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Author Topic: LED house lights  (Read 6306 times)

TJ (Tom) Cornish

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Re: LED house lights
« Reply #10 on: March 26, 2012, 09:19:16 am »

LEDs lose output over time. Similar to discharge lamps. Therefore this "50 year life" - what's going to happen in say 20 years, is the light level still going to be sufficient? Dimmable CFL would provide more lumens per watt at a cheaper price, and probably last longer in the confined space (albeit taking time to warm up)

The difficulty is that people expect to get replacement lamps in LED or CFL, and have the same level of output they had with regular lamps. But to get the best results, new fixtures are often required that address some of the issues that make LED/CFL lamps difficult. For example, T5 high output fluro is heaps of light output, would fit into a 3 ft housing no sweat... but would require some engineering to do so. Dimmable ballasts are no problem, instant-on too.

Cheers
David (who used to work in residential lighting for a couple of years)
I've had generally very poor experience with CFL bulbs.  In addition to mercury content (http://www.thecoolblogs.com/2010/11/safe-use-and-disposal-guide-light-bulbs.html), I've not found them to last any longer than a conventional bulb.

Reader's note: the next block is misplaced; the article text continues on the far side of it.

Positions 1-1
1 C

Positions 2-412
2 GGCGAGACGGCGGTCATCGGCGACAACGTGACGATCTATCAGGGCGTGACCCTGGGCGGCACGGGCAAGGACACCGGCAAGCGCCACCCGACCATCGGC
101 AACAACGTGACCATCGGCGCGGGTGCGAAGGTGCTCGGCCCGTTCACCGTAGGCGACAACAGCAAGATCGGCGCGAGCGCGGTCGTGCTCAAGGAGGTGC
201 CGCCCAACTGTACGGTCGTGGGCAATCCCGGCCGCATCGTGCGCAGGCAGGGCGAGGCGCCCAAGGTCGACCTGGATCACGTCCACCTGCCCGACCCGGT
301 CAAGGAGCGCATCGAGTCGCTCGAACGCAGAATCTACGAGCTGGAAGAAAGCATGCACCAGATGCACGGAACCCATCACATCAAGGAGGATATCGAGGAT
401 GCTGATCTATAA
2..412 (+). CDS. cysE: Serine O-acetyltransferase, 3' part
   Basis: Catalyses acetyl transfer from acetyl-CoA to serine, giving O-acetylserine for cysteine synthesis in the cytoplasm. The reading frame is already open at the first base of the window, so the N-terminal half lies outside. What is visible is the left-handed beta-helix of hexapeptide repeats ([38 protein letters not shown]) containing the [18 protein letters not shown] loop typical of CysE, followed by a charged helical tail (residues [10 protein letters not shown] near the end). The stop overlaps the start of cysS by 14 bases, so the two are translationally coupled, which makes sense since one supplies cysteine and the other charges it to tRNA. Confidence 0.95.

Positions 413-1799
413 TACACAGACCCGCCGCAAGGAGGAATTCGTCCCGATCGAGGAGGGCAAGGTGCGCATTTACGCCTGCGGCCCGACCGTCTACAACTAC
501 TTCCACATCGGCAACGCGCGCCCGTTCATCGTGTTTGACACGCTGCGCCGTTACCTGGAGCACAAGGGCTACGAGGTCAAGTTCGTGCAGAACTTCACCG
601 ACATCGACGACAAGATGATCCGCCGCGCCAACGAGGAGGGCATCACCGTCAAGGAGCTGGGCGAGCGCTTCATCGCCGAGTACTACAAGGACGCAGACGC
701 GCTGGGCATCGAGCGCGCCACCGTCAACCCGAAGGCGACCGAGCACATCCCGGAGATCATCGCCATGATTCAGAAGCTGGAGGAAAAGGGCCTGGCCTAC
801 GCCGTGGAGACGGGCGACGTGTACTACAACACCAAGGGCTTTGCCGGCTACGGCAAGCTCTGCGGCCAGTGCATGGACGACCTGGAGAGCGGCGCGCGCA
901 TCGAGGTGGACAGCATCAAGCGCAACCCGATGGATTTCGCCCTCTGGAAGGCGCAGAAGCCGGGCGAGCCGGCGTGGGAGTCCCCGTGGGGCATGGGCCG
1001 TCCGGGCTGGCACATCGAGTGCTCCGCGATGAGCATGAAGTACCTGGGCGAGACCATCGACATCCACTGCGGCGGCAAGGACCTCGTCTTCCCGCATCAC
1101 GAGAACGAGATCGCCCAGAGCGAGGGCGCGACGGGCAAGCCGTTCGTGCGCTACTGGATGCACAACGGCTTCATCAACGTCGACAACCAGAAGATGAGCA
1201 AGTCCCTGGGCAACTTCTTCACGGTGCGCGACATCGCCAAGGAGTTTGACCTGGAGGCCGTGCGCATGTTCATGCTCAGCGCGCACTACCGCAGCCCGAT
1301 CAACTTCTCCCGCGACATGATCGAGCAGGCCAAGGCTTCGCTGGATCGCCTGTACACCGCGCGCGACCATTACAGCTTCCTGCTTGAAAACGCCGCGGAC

I agree that new fixtures is often the best solution.
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James Feenstra

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Re: LED house lights
« Reply #11 on: March 27, 2012, 12:49:20 am »

No one knows this, and I've never heard any manufacturer claim anything close.  The Philips EnduraLED bulbs I am using are rated at 45000 hours, with the assumption that they are on at least 8 hours a day.  At best, that's 20 years, and even then there's no track record to base that on, other than A LOT of extrapolation from a short period of testing.
45-50,000 hours (which is what most manufactures publish) @ 20-25 hours per week (ops useage) = 34.61 to 48.08 years...but as the technology hasn't been around that long I agree there's no way to be certain

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At the moment, I don't know of a 100w A-lamp replacement LED bulb.  Philips has a 60 watt replacement, but that's not going to give the same light output that the OP is used to.  It's very likely that in another year there will be a good replacement.
the highest i've seen was equivalent to an 80w bulb, although not from a 'named' company

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So, the OP can either spend $4350 today on the wrong bulbs, or wait a year, pay a few hundred dollars in extra electricity, and likely spend $3000 on the right bulbs when they come out, and be not only money ahead, but will have a better result.
it's about $2000 in extra electricity based on 20-25/hrs a week useage for that many 100w bulbs...anyways, there may also be energy tax incentives in the area (I don't know for sure...we have them up here) where you get huge tax credits for lowering your energy useage
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Re: LED house lights
« Reply #11 on: March 27, 2012, 12:49:20 am »


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